Trump Praises Douglass, Other Famous African Americans
President Donald Trump kicked off Black History Month on Wednesday by gathering some of his black aides and supporters at the White House for a "listening" session in which he praised the contributions of slave-turned-abolitionist Frederick Douglass and other African-American icons. "Frederick Douglass is an example of somebody who has done an amazing job and is being recognized more and more, I notice," Trump told the group gathered in the Roosevelt Room. The president's comments drew immediate backlash on social media from critics who perceived it as a reference to a still-living Douglass. Douglass, who died in 1895, was one of the country's most influential and celebrated African-Americans. Philadelphia Inquirer

Trump Blasted Australian Prime Minister During ‘Worst Call By Far’
President Trump reportedly blasted the Australian Prime Minister during a phone call between the leaders of the two longtime allies. Trump told Australian leader Malcolm Turnbull that the conversation was “the worst call by far” among talks with various world leaders that day and ended the scheduled hour-long conversation after just 25 minutes, according to The Washington Post. Trump was reportedly incensed that the Prime Minister expected him to abide by an Obama administration agreement to take in 1,250 refugees from Australia. NY Post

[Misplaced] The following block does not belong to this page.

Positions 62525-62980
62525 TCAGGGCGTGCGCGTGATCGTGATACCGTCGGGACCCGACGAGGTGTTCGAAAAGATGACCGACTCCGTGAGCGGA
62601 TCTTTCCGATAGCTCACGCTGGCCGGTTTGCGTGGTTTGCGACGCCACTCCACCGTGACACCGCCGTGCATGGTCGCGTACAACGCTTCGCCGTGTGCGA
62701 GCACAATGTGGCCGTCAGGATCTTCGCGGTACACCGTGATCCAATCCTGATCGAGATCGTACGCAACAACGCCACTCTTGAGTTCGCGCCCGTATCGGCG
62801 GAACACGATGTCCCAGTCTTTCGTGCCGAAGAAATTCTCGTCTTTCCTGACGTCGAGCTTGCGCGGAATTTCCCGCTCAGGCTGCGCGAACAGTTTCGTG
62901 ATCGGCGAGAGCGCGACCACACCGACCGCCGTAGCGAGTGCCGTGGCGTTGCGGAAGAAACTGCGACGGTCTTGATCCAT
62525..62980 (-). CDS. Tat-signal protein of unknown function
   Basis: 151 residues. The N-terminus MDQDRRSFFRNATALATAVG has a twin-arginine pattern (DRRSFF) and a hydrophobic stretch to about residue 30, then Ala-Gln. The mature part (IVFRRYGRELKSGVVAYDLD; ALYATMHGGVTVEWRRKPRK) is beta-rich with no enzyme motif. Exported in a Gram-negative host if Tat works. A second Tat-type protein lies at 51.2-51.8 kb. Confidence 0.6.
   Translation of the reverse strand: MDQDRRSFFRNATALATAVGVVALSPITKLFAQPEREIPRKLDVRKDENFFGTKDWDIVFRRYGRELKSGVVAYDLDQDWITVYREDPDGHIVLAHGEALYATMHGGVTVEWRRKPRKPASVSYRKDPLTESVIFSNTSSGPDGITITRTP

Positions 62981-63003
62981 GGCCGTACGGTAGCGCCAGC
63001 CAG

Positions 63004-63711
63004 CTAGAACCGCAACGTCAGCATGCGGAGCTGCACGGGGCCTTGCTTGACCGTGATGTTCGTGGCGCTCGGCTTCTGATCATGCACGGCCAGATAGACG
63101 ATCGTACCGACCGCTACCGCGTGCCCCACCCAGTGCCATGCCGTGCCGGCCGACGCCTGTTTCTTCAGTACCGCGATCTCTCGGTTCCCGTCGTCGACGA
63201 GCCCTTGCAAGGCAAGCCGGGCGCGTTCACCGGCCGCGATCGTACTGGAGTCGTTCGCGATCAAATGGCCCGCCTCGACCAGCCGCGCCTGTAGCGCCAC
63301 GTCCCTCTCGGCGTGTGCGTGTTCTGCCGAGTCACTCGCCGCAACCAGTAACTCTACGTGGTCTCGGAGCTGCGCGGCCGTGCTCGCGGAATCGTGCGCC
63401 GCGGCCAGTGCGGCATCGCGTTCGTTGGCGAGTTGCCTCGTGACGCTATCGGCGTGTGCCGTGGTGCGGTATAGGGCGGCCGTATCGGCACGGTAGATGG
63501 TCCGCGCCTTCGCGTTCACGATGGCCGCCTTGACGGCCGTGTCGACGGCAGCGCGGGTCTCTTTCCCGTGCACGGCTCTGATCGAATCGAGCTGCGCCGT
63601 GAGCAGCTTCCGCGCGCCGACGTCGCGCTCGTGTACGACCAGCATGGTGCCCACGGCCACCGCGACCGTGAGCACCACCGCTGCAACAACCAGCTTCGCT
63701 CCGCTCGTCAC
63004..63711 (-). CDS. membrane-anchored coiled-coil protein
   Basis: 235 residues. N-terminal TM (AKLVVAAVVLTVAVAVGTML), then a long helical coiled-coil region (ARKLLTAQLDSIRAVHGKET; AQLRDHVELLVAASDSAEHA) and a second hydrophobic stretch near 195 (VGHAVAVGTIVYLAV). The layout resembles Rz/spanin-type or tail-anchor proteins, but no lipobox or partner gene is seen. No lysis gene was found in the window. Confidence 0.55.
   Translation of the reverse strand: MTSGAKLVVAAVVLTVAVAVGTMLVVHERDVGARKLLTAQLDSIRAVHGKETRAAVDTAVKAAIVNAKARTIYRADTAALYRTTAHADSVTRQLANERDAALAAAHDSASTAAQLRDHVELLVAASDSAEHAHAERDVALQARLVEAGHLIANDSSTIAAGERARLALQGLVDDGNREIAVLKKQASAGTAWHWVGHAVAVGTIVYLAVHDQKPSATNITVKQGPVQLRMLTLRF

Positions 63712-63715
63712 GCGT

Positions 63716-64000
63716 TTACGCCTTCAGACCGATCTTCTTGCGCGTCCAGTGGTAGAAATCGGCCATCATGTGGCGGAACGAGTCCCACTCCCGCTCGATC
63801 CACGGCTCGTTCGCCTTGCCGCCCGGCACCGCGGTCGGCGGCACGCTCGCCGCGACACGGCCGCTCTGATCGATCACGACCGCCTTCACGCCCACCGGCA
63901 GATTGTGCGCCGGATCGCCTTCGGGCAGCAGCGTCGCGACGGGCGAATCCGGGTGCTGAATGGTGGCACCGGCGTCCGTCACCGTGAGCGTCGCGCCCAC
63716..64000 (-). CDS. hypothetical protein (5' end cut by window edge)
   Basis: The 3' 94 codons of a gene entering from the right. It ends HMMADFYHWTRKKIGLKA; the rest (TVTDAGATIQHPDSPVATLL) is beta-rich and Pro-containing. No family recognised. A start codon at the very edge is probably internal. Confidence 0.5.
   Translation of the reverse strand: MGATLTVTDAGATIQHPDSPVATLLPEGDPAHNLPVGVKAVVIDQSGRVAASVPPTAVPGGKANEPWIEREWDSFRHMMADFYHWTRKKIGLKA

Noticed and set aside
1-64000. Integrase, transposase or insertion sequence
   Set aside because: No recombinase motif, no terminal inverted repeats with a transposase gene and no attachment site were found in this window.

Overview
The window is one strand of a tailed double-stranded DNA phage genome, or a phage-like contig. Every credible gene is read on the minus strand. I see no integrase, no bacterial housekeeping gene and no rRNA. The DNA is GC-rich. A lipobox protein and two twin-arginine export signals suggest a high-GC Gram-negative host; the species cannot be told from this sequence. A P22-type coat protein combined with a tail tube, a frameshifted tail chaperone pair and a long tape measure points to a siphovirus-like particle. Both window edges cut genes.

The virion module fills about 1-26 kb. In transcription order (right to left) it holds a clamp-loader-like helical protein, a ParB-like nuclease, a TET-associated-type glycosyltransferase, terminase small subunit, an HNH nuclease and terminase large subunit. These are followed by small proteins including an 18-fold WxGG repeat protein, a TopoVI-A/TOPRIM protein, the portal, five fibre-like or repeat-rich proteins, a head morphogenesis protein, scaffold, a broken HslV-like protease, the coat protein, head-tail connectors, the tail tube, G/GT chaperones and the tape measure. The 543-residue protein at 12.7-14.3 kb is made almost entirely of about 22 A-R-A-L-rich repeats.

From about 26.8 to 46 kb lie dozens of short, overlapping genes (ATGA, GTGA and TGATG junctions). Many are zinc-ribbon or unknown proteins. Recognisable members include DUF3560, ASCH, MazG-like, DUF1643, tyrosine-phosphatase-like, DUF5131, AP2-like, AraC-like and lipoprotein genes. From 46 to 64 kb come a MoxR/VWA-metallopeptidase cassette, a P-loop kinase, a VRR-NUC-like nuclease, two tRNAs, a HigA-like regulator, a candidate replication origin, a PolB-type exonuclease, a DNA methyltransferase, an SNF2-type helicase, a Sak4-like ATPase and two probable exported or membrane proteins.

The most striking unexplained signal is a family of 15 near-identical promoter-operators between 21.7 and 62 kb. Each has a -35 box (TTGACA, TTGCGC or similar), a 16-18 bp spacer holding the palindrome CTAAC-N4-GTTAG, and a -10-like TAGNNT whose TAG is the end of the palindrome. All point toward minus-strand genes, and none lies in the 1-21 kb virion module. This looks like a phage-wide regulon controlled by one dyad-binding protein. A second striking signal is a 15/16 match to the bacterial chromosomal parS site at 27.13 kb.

VOA VIEW: Trump is not Obama - Australia must take care of their own business.

With Flynn Putting Iran ‘On Notice,’ The First Days Of President Trump’s Foreign Policy Set A Combative Tone
President Trump is advancing a combative and iconoclastic ­foreign policy that appears to ­sideline traditional diplomacy and concentrate decision-making among a small group of aides who are quickly projecting their new “America First” approach to the world. Just before the Senate confirmed Trump’s new secretary of state, Rex Tillerson, on Wednesday, national security adviser ­Michael Flynn made a surprise appearance in the White House briefing room to deliver a tight-lipped warning to Iran over its most recent ballistic missile test. “As of today, we are officially putting Iran on notice,” Flynn said. Washington Post

3 Reaasons Why Massachusetts Will Be A Hotspot In The Fight Over Trump’s Immigration Order